One way to explore integration of the natural and the social sciences is the construction and use of simulation games and policy exercises (cf. Chapter 10 and 12). Since 2013 several websites have come online about games for sustainability. Some of these are (very) simple games about public goods, used in what has become known as experimental or behavioural economics. Others are more elaborate games about how to manage common pool resources such as fisheries or forests, sometimes constructed as part of field experiments. These games can serve three purposes: (environmental) education, (social) scientific research and applied (sustainability) governance / policy support. In education, it teaches students ‘from the inside’ about particular sustainability issues, structures and interventions. In some games, the main, limited purpose is to explore a particular decision structure e.g. a social dilemma such as NAMES Other games are more elaborate representations of real-world situations, with more or less detailed role descriptions and participant interactions (e.g. NAMES). In research, …

The website Games 4 Sustainability – Teaching, Learning and Practicing Sustainability Through Serious Games ( ) is operated by the Centre for Systems Solutions (CRS), Wroclaw. All games are feely available for non-commercial purposes. It features a Gamepedia and Gameplatform with games ranging from simple role-playing ones for children e.g. about water pollution or refugee support to more advanced management games / policy exercises e.g. about a river delta. Most games are based on electronic devices: laptops or mobile devices and require the Internet access and a group of players and a moderator. From a sustainability perspective, the games about managing a renewable resource river, forest, the atmosphere…) are particularly useful.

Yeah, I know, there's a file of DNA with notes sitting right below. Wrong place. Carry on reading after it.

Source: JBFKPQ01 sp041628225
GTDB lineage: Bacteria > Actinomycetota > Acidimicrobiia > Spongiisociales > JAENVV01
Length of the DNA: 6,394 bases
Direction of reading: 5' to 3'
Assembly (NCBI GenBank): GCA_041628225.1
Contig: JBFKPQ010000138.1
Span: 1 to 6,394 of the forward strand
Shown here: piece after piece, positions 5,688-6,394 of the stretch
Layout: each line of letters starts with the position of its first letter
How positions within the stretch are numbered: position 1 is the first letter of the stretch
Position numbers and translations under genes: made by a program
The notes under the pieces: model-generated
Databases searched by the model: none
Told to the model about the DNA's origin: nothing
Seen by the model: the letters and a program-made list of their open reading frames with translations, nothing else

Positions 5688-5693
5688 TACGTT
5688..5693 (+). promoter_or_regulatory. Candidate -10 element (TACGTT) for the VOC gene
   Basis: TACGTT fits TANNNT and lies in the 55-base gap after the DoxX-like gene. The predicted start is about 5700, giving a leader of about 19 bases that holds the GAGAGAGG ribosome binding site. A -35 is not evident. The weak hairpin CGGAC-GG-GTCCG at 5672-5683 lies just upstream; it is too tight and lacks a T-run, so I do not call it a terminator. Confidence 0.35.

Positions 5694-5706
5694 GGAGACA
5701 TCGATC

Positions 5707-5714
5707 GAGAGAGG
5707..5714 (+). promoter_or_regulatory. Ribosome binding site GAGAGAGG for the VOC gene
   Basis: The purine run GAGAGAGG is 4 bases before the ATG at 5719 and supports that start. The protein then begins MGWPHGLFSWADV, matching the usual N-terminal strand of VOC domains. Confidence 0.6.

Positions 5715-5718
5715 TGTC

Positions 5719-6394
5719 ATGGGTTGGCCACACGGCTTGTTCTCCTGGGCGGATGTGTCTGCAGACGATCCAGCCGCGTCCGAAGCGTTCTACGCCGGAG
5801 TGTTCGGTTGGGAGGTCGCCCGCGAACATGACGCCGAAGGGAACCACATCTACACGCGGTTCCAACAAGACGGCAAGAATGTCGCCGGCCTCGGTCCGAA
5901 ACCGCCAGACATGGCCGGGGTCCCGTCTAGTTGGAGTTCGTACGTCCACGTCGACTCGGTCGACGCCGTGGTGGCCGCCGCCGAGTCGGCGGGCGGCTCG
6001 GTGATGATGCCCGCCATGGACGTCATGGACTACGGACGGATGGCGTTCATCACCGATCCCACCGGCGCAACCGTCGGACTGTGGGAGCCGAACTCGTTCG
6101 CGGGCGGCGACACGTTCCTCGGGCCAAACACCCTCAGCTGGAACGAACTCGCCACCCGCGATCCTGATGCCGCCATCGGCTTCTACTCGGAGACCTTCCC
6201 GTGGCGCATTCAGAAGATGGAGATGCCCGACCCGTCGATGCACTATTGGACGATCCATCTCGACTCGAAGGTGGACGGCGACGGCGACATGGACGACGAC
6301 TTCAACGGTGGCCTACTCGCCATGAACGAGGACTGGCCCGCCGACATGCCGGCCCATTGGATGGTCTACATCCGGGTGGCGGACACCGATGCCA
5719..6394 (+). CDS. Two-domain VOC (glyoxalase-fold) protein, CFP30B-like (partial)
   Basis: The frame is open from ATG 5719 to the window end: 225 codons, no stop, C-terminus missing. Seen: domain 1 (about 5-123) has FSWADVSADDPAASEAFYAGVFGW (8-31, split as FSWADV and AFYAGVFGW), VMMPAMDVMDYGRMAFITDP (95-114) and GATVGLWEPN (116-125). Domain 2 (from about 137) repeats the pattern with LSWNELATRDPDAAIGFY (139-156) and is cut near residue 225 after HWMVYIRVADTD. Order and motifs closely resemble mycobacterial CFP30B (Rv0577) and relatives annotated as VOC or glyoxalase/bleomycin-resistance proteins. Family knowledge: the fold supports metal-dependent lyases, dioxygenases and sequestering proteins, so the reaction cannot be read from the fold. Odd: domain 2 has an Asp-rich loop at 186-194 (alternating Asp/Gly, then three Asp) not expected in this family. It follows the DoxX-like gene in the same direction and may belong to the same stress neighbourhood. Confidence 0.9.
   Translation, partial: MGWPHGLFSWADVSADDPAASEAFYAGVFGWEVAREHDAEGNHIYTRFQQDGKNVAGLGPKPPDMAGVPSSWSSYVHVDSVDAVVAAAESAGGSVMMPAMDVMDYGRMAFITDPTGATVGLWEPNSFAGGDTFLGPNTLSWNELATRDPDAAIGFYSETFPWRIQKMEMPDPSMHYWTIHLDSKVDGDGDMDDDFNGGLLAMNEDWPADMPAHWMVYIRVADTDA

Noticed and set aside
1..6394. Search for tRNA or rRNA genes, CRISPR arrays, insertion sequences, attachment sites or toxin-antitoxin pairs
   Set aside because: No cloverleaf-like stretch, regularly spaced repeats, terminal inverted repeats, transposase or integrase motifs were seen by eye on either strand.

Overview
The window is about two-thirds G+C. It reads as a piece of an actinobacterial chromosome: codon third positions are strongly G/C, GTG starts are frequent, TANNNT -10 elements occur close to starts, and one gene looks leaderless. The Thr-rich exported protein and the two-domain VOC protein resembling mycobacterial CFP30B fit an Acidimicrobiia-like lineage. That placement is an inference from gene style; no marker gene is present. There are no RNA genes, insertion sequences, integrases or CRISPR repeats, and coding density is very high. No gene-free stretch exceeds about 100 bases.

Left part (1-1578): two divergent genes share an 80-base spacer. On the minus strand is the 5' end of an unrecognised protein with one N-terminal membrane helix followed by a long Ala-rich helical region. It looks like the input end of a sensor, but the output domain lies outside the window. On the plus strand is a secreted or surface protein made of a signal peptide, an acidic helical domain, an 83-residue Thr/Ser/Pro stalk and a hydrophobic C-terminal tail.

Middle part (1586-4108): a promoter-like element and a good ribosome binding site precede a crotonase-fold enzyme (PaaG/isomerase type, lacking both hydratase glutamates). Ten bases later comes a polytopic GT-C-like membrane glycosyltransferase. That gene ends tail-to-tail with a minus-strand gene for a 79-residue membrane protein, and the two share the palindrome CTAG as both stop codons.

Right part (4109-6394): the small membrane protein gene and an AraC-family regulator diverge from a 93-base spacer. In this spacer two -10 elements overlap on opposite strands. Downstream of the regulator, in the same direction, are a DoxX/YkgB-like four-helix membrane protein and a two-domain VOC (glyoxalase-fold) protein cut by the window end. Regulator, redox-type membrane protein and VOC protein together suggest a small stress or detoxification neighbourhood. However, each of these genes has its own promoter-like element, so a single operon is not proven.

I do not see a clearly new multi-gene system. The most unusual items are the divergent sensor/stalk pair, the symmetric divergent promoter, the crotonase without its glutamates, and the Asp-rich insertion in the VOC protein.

The website Games for Sustainability – For Researchers, Practitioners & Educators ( ) is operated by the Center for Behavior, Institutions, and the Environment, School of Sustainability, Arizona State University (ASU). The education section on this site provides rather simple resource management games (irrigation, forestry, fisheries, groundwater, public goods), with excellent support for educators in the form of descriptions, instructions and game sheets. The practitioners section offers similar games but with a more elaborate context for use in community settings. The research section offers a wealth of descriptions, outcomes, software, protocols and papers on laboratory experiments (collective action, public goods) and field experiments in relation to commons dilemma’s (irrigation, fisheries, forestry and groundwater). The latter were performed in Colombia, Thailand, Nepal, China and India.

Photo credits: ‘Thurn and Taxis’ by vizzzual-dot-com on Flickr (CC BY 2.0)